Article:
North Korea ends peace pacts with South
North Korea says it is scrapping all non-aggression pacts with South Korea, closing its hotline with Seoul and shutting their shared border point.
The announcement follows a fresh round of UN sanctions punishing Pyongyang for its nuclear test last month.
Earlier, Pyongyang said it had a right to carry out a pre-emptive nuclear strike and was pulling out of the armistice that ended the Korean War.
The US said "extreme rhetoric" was not unusual for Pyongyang.
China, which is the North's only major ally, called for both North and South to show restraint and to continue talking.
Beijing rarely criticises its ally, but has criticised the North's nuclear tests and has given support to the UN's sanctions.
South Korea's President Park Geun-hye said the current security situation was "very grave" but that she would "deal strongly" with provocation from the North.
She also said she was ready to talk to Pyongyang if it "comes out on the path toward change".
The North Korean announcement, carried on the KCNA state news agency, said the North was cancelling all non-aggression pacts with the South and closing the main Panmunjom border crossing inside the Demilitarized Zone.
The two Koreas have reached a range of agreements over the years, including a 1991 pact on resolving disputes and avoiding military clashes, but the North Korean statement did not expand on what was being cancelled.
It also said it was notifying the South that it was "immediately" cutting off the North-South hotline, saying there was "nothing to talk to the puppet group of traitors about".
The hotline, installed in 1971, is intended as a means of direct communication at a time of high tension, but is also used to co-ordinate the passage of people and goods through the heavily-fortified Demilitarized Zone.
North Korean leader Kim Jong-un also visited front-line military units that were involved in the shelling of a South Korean island in 2010, KCNA reports.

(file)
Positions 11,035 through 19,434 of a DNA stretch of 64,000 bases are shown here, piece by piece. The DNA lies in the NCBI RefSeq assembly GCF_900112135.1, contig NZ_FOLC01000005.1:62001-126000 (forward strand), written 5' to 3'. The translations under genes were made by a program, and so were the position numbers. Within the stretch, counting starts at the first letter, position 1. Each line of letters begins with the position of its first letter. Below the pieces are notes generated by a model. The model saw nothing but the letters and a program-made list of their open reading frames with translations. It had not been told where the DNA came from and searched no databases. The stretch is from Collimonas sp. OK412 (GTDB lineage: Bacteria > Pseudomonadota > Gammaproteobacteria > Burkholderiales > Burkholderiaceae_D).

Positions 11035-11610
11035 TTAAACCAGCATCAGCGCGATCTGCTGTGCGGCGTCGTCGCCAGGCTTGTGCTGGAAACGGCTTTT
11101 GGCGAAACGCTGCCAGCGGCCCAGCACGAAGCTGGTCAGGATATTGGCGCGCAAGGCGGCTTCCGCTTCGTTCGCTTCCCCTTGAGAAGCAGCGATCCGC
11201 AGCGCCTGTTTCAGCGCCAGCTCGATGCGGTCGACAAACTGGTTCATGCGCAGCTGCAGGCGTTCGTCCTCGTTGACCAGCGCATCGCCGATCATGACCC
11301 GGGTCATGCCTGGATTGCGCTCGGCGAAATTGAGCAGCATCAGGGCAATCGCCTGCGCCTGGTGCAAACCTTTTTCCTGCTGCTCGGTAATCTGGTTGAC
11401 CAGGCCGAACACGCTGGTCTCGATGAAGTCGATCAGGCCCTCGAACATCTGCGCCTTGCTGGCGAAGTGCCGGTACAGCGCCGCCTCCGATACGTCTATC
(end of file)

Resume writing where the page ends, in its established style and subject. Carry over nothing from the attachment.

The reports said he had urged soldiers to keep themselves ready to "annihilate the enemy" at any time.
The BBC's Lucy Williamson in Seoul says it appears the North is trying to build a sense of crisis domestically, with a large rally staged in Pyongyang on Friday and reports of camouflage netting on public transport.
North Korea has breached agreements before and withdrawing from them does not necessarily mean war, our correspondent says, but it does signal a more unpredictable and unstable situation.
Shutting down the hotline will leave both more exposed to misunderstandings, she adds.
Seoul's defence ministry spokesman Kim Min-seok said that if the North were to carry out a nuclear attack on South Korea it would become "extinct from the Earth by the will of mankind".
He also warned that in response to any provocation from the North, Seoul would "immediately" turn the US-South Korean military drills currently being conducted "into a punishment mode to respond to it as planned".
The US, the main focus of North Korean ire, said it was capable of protecting itself and its allies from any attacks.
"One has to take what any government says seriously," state department spokeswoman Victoria Nuland said of the nuclear threat.
"It is for that reason that I repeat here that we are fully capable of defending the United States. But I would also say that this kind of extreme rhetoric has not been unusual for this regime, unfortunately."
The North Korean declaration came after the UN Security Council in New York unanimously backed Resolution 2094, imposing the fourth set of sanctions.
The resolution targets North Korean diplomats, cash transfers and access to luxury goods.
It imposes asset freezes and travel bans on three individuals and two firms linked to North Korea's military.
South Korea's ambassador to the UN, Kim Sook, said it was time for North Korea to "wake up from its delusion" of becoming a nuclear state.
"It can either take the right path toward a bright future and prosperity, or it can take a bad road toward further and deeper isolation and eventual self-destruction," he said.
US ambassador to the UN Susan Rice said the sanctions would "further constrain" North Korea's ability to develop its nuclear programme.
She warned that the UN would "take further significant actions" if Pyongyang were to carry out another nuclear test.